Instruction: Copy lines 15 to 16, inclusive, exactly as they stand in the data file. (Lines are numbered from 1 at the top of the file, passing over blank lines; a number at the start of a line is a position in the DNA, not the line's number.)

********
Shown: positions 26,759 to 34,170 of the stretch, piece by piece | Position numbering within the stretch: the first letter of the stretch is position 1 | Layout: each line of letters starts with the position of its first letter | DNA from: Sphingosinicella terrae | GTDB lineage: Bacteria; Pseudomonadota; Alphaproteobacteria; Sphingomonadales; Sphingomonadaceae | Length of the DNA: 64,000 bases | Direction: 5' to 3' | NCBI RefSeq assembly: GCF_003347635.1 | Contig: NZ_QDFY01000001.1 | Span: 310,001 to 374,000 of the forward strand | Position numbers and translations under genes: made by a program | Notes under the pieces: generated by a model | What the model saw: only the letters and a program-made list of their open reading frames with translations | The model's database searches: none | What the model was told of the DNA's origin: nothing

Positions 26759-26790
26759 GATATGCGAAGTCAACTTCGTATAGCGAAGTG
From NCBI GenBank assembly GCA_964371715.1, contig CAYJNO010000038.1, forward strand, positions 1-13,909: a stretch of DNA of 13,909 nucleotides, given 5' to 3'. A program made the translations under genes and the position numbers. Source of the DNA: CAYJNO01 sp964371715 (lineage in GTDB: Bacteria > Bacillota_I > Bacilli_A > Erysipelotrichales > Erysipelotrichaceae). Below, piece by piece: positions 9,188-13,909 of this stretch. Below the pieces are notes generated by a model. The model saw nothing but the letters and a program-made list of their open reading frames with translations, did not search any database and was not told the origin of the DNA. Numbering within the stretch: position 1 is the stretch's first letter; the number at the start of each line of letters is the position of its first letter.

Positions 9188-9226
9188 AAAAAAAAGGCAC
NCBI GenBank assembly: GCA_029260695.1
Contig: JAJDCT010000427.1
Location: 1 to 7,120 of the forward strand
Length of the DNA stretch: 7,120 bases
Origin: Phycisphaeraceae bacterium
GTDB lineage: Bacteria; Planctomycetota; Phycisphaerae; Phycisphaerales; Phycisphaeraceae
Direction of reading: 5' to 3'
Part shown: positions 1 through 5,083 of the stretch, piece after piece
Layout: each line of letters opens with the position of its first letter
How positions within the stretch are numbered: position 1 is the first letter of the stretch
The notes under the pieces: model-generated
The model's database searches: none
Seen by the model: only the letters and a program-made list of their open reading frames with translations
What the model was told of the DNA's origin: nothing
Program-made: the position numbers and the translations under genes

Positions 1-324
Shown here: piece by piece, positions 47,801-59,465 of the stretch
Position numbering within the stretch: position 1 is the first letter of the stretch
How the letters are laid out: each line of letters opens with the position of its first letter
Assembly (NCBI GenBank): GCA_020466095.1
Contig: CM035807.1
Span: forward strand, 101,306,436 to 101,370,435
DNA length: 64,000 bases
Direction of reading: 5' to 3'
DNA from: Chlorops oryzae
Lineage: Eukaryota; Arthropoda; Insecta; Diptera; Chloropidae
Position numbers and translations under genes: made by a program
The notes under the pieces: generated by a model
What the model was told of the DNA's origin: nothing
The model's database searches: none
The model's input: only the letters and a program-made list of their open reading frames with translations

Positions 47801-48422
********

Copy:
Layout: each line of letters opens with the position of its first letter
How positions within the stretch are numbered: position 1 is the first letter of the stretch